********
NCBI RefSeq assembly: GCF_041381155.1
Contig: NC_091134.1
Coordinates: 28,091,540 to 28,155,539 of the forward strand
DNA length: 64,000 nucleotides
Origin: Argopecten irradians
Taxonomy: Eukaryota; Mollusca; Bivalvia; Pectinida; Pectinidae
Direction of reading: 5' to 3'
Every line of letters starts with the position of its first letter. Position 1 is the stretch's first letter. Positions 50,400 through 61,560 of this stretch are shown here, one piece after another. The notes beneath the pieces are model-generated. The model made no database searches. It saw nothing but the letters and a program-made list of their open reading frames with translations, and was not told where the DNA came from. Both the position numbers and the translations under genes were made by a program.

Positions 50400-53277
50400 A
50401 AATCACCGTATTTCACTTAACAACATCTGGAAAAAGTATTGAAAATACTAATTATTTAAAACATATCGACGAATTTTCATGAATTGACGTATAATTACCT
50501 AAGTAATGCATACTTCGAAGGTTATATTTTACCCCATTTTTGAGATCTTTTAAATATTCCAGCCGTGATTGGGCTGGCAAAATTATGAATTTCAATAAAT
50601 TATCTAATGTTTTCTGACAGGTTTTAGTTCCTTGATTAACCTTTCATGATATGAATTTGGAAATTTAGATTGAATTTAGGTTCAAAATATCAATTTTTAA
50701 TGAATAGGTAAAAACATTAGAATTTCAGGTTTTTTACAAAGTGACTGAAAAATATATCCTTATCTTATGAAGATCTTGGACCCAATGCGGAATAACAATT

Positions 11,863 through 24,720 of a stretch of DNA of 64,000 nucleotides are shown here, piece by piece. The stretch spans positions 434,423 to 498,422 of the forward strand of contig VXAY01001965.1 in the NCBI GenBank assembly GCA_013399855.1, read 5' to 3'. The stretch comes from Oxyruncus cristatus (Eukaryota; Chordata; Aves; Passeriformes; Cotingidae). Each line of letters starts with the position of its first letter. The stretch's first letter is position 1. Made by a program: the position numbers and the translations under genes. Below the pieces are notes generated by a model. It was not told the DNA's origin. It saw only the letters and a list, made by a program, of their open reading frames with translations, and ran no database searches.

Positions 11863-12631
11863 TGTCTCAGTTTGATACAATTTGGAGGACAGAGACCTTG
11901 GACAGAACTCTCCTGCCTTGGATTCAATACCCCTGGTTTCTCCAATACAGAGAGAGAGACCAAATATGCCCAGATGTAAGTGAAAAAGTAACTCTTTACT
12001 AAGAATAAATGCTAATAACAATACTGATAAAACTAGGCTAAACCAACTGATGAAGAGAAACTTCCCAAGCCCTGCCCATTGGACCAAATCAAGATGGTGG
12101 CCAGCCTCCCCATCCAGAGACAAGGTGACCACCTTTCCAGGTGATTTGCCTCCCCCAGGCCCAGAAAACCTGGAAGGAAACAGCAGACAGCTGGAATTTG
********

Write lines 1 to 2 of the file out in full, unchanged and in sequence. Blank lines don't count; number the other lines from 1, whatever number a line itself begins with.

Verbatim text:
NCBI RefSeq assembly: GCF_041381155.1
Contig: NC_091134.1